The worst thing about a crime is how the effects aren’t limited to just the immediate players—the victim and those who uncover and investigate crimes—but the people whose lives are touched. The best true crime books take a wider perspective on how a crime affects people and their families, whether they were involved or not. These six true crime books are great explorations of criminal history and family members caught in the spotlight.
Guilty Admissions weaves together the story of an unscrupulous college counselor named Rick Singer, and how he preyed on the desperation of some of the country's wealthiest families living in a world defined by fierce competition, who function under constant pressure to get into the "right" schools, starting with pre-school; non-stop fundraising and donation demands in the form of multi-million-dollar galas and private parties; and a community of deeply insecure parents who will do anything to get their kids into name-brand colleges in order to maintain their own A-list status.
In The Baby Thief, Raymond excavates a massive conspiracy that had a profound impact on families across the country: adoption fraud. Georgia Tann was an adoption coordinator who ran orphanages and a sophisticated baby-stealing and baby-selling ring out of Memphis, TN. Tann had connections in high places, recruiting judges, social workers, and other politicians to her cause and paying people to scout for children whose parents couldn't fight back if they were stolen. This is a fascinating and disturbing account of a decades-long criminal conspiracy that has profound influences on how adoption functions today.
In the Best of Families is the unsettling story of how mental illness and violence tore apart a family with connections to the highest office in the land. Roy Miller was a lawyer who performed tax services for Ronald Reagan when he was governor and president, but his home life was far from successful. This book details how his two sons both suffered from schizophrenia—one died by overdose, but his youngest son would go on to brutally attack, rape, and murder his own mother. This tragedy proves that no matter who you are, you're not immune to mental illness or misfortune.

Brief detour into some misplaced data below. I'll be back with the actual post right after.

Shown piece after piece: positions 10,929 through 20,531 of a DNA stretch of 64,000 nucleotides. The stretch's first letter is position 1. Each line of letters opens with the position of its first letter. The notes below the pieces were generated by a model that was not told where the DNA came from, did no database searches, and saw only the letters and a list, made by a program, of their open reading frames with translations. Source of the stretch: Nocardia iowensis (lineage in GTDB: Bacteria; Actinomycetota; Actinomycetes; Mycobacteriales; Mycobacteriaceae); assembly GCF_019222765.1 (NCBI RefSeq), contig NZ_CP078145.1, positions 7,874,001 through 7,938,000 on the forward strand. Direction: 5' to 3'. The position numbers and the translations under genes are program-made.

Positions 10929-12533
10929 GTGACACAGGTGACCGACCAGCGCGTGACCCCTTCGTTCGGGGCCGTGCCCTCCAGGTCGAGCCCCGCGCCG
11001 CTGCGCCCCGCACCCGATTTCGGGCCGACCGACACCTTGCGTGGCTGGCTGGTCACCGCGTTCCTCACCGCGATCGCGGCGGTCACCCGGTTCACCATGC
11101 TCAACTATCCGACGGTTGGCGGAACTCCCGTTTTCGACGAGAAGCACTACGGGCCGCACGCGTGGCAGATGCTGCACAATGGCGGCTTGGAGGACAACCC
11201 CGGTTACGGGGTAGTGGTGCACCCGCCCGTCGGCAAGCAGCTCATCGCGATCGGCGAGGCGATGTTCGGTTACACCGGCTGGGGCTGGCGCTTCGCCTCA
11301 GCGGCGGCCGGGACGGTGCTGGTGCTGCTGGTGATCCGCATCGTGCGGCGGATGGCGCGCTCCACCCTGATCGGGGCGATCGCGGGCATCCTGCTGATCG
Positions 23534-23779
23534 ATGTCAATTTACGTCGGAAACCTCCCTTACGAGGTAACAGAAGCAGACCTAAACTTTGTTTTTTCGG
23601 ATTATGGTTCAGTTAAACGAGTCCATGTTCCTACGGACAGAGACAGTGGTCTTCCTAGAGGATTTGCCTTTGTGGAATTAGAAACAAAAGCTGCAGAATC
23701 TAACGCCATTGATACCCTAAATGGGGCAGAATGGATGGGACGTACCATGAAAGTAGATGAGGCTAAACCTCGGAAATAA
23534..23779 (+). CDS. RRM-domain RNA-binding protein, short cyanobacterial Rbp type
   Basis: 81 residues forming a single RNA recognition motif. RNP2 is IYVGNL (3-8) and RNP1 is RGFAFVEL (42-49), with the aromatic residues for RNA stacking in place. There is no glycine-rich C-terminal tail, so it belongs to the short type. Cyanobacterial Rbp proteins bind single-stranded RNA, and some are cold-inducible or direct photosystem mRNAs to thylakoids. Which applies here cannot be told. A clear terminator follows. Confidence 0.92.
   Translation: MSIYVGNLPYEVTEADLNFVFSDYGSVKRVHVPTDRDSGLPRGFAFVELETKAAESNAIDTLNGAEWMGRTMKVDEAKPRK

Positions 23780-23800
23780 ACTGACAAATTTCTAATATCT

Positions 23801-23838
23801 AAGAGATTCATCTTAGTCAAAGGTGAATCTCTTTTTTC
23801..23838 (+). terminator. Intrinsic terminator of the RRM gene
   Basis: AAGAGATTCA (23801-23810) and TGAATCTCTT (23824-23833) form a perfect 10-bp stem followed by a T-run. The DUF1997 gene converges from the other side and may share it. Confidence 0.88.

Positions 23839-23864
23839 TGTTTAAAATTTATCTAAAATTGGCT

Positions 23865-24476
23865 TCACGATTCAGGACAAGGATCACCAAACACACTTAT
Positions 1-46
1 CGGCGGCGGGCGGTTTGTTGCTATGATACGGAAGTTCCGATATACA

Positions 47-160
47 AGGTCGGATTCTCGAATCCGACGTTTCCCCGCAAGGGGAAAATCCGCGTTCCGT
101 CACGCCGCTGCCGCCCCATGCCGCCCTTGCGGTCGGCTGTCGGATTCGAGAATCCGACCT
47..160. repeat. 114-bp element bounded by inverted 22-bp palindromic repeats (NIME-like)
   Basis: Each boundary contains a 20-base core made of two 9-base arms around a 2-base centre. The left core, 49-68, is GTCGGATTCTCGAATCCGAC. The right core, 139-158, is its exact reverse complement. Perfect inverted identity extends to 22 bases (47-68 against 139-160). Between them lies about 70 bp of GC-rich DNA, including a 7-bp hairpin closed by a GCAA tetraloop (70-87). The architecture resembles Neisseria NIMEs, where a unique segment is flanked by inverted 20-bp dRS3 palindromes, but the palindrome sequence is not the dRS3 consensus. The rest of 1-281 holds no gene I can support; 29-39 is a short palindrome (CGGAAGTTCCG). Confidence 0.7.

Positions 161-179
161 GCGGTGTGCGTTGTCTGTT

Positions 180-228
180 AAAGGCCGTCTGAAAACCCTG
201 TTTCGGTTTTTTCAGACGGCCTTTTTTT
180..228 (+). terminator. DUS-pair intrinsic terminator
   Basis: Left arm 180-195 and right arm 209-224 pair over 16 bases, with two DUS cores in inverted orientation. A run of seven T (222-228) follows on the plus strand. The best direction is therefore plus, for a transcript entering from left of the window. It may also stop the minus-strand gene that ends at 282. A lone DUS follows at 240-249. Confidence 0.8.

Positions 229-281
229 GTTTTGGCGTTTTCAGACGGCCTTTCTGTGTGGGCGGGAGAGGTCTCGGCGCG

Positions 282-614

For a true crime memoir that's nonviolent in nature, pick up The Less People Know About Us, Betz-Hamilton's account of how when she was child in the early 1990's, someone stole her parents' identity and got them thousands of dollars in debt. Because this type of theft wasn't as common back then, authorities were at a loss as to how to help, so the family moved...only for their identity to be repeatedly stolen. Certain someone close to them was responsible, they cut all communication with everyone and the author grew up isolated and anxious before going on to become a fraud investigator. This is a memoir about a crime's long-lasting effect on a family, and how it nearly tore them apart.
by Howie Carr
For a fascinating and bizarre tale of crime in family, pick up The Brother Bulger, which tells of two very different brothers. Billy Bulger was a politician who would eventually rise to president of Massachusetts State Senate. Whitey Bulger was a mastermind career criminal who rose to the top of organized crime and became one of the FBI's most wanted criminals. In this book, Carr investigates how two so seemingly different brothers could come from the same family, and whether or not there were more connections between the two as adults than what meets the eye.
by Jose Baez
Foreword by Shayanna Jenkins-Hernandez
With George Willis
The trial of Aaron Hernandez captured the nation's attention: A pro football player who was arrested for the murder of a semi-professional football player who was dating his fiancée's sister and then implicated in two more murders. Although Hernandez died while in prison, his case is full of twists and secrets. For the first time, his former fiancée has opened up about what it was like going through the trials and media attention, giving readers an inside look at the fallout of the crime, and the effects on Hernandez's family.
What to Read Next